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The folds of this jacket are handled so differently from picture to picture that it appears to be made of various kinds of fabric, although a side-by-side comparison of the shapes and the distribution of the spots on the fur trim of three paintings () assures us that it is one and the same article.

The fact that the painter would have so willfully distorted the garment's folds but so carefully attended to the positions and shapes of the spots, which perhaps even Vermeer's wife would never have noticed, is somewhat perplexing. Gabriel Metsu (1629–1667) painted them many times, sometimes green or blue, occasionally yellow, but most often red.

In three works it can be considered a sort of optical focal point, and so must have responded to important aesthetic requisites, although it is not out of the question that it had a sentimental significance for the artist.

Historians of costume tell us that the spotted fur trim of Vermeer's jacks was probably not precious ermine but cat, squirrel or mouse decorated with faux spots.

In fact, even in the inventories of the wealthiest women, ermine is never mentioned.

After submitting a masterpiece, a journeymen could be accepted as a master himself, open his own studio, and take on students.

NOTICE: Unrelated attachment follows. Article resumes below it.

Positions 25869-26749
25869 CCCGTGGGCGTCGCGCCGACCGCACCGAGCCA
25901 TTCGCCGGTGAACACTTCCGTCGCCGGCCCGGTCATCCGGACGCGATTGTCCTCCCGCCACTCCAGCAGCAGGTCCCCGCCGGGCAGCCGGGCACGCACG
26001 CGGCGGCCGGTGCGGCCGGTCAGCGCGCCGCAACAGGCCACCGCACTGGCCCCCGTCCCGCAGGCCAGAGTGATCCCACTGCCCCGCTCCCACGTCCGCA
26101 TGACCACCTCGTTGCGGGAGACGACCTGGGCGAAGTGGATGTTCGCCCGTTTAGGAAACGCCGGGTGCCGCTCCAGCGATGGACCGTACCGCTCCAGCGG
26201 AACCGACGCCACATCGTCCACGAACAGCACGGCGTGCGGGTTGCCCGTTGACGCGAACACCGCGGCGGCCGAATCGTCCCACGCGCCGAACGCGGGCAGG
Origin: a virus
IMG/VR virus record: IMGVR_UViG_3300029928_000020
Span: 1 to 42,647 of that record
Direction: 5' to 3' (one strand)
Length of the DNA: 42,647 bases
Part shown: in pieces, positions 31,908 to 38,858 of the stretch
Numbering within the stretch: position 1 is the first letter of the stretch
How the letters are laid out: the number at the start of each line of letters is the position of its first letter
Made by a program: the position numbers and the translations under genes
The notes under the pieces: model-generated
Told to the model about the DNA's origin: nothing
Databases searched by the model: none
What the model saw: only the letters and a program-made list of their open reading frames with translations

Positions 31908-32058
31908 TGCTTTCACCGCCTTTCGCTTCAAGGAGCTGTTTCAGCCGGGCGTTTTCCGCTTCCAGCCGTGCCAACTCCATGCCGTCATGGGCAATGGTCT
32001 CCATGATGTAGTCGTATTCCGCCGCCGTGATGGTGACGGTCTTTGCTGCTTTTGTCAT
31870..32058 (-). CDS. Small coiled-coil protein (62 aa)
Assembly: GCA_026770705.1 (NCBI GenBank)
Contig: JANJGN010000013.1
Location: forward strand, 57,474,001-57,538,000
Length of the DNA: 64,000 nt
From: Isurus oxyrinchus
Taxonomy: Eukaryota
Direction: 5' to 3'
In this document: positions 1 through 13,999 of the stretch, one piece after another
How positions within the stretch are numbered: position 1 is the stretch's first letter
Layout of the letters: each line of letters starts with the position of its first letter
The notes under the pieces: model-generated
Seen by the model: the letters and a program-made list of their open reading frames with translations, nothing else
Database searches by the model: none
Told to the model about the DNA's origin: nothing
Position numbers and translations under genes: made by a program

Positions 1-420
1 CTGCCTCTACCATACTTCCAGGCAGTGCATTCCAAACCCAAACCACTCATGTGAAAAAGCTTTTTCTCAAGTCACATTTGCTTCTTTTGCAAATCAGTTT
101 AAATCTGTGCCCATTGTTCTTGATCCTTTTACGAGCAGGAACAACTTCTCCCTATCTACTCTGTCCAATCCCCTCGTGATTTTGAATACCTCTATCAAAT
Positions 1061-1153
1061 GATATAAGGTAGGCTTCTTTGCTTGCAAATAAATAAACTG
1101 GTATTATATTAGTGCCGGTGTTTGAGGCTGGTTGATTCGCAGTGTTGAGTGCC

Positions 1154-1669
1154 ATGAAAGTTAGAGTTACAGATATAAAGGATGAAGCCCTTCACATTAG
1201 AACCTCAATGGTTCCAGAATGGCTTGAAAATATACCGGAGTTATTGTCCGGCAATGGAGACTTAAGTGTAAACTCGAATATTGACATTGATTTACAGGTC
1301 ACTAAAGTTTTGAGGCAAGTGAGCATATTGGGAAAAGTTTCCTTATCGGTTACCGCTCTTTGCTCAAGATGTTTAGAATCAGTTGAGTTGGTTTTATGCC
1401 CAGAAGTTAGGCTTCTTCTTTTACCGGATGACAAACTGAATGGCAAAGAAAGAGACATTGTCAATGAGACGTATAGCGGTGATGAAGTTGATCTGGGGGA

Many, however, continued to work in the shops of other artists.

Van Hoogstraten, made this point about ] makes them withdraw, and I therefore desire that which is to appear in the foreground, be painted roughly and briskly, and that which is to recede be painted the more neatly and purely the further back it lies.

Neither one color nor another will make your work seem to advance or recede, but the perceptibility or imperceptibility [ "Interestingly Van, Hoogstraten did not apply this proposition, which he advances with great emphasis, to his own paintings in the period which were smoothly executed, in both foreground and background."by Barry Tsirelson: The so-called "Kunstkamer" painting can be cautiously described as depictions of other paintings, collections of antiquities, sculptures, curiosities and other works of art, or paintings within a single painting.

Quite often Kunstkamer paintings present images of existing paintings by popular contemporary artists, such as Rubens (1577–1640), David Teniers (1610–1690), Anthony van Dyck (1599–1641) etc.

The genre of Kunstkamer painting was developed in the first decade of the seventeenth century in Antwerp and within the following decade emerged into a specialty of Frans Francken the Younger (1587–1642), Jan Brueghel (1568–1625), Willem van Haecht (1593–1637) etc.

When the master-painter and guild were satisfied with an apprentice's progress, usually after two to four years, he became a journeyman.

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